who ate at least three servings of blueberries and strawberries each
week had fewer heart attacks. Blueberries and strawberries contain high
levels of natural nutritive compounds that have cardiovascular benefits.
Eating three or more servings of blueberries and strawberries per week
may help women reduce their risk of a heart attack by as much as
one-third, research scientists reported in the professional publication
Circulation: Journal of the American Heart Association.
Blueberries and strawberries contain high levels of naturally occurring
compounds defined as dietary flavonoids; They're also naturally-present
in grapes and wine, blackberries, eggplant and other fruits and
vegetables. The specific class of flavonoids (known as anthocyanins) are
believed to help dilate arteries, helping prevent the buildup of plaque
and provide a range of cardiovascular benefits, according to the study.
"Blueberries and strawberries can easily be incorporated into what women
eat every week," explained researchers of Nutrition and Epidemiology at
the Harvard School
of Public Health in Boston, Mass. "This simple dietary change could have
a significant impact on prevention efforts."Blueberries and strawberries
are the most-commonly eaten berries in the United States. Other fruits,
berries and vegetable foods could provide the same benefits and
healthful results, the researchers said.
Scientists from the Harvard School of Public Health in the United States
and the University of East Anglia, United Kingdom conducted a
prospective study among 93,600 women ages 25 to 42 who were registered
with the Nurses' Health Study II.
The women completed questionnaires about their diet every four years for
During the study, 405 heart attacks occurred. Women who ate the most
blueberries and strawberries had a 32-percent reduction in their risk of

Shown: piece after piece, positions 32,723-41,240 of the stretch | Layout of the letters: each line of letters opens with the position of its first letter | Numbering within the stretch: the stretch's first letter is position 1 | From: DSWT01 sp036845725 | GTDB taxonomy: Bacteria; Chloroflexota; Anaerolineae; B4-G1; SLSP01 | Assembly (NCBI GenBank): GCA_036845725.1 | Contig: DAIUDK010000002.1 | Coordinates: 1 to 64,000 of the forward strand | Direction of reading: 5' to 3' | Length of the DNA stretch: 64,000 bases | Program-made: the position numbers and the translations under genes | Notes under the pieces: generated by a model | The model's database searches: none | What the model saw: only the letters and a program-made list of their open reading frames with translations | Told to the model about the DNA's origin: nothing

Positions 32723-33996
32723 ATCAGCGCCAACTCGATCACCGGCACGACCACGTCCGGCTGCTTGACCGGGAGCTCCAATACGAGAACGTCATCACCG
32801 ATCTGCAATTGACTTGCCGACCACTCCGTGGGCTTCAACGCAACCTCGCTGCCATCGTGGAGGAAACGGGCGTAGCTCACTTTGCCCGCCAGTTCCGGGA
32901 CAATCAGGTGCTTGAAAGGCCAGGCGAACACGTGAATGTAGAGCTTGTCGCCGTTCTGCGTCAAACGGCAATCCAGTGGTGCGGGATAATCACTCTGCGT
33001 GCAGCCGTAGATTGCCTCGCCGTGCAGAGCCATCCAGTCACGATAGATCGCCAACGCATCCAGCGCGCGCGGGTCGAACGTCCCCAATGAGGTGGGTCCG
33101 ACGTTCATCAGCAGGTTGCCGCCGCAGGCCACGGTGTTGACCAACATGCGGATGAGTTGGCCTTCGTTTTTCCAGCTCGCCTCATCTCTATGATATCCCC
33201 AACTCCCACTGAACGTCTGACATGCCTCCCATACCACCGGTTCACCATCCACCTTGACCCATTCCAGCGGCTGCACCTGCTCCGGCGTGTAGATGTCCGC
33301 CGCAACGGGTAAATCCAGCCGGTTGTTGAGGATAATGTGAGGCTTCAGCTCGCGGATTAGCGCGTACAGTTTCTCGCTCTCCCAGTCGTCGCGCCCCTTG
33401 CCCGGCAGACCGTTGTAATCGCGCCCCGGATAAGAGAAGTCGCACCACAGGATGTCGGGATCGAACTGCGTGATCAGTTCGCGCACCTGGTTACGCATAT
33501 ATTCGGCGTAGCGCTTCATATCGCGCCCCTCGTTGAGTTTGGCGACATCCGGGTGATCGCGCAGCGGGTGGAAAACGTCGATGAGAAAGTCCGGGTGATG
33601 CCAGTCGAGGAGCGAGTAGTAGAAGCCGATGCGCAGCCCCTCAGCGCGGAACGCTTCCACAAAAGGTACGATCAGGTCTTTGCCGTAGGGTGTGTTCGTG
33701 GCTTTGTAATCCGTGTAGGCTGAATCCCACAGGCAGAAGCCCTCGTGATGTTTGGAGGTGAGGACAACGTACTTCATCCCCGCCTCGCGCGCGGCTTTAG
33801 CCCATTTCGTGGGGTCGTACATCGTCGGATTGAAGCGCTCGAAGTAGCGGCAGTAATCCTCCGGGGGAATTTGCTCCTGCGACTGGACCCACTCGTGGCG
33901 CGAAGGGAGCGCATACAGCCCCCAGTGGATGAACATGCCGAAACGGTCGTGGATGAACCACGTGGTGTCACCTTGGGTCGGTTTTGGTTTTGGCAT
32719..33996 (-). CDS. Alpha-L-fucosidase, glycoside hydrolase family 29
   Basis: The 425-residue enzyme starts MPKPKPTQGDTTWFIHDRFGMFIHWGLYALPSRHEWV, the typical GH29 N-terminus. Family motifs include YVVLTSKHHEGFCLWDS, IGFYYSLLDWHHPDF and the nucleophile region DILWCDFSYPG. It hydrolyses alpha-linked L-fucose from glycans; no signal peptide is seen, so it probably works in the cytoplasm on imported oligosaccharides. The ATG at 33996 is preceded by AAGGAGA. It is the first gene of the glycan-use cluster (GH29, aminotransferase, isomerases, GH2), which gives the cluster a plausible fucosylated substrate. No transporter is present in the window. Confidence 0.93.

heart attack compared to women who ate the berries once a month or less
-- even in women who otherwise ate a diet rich in other fruits and
"We have shown that even at an early age, eating more of these fruits
may reduce risk of a heart attack later in life," confirmed the research
team from the Department of Nutrition at Norwich Medical School of the
University of East Anglia in Norwich, United Kingdom.
The findings were independent of other risk key factors, such as age,
high blood pressure, family history of heart attack, body mass,
exercise, smoking, caffeine or alcohol intake.
The American Heart Association supports eating berries as part of an
overall balanced diet that also includes other fruits, vegetables and
whole-grain products. Eating a variety of these healthful foods is the
best way to assure the proper levels of the specific dietary flavonoids
American Heart Association
Journal Reference: Circulation: Journal of the American Heart
"High Anthocyanin Intake Is Associated With a Reduced Risk of
Infarction in Young and Middle-Aged Women"
This article is for informational and educational purposes only; It is
not intended to provide medical advice,diagnosis or treatment. Contact
your doctor or healthcare professional for medical and nutritional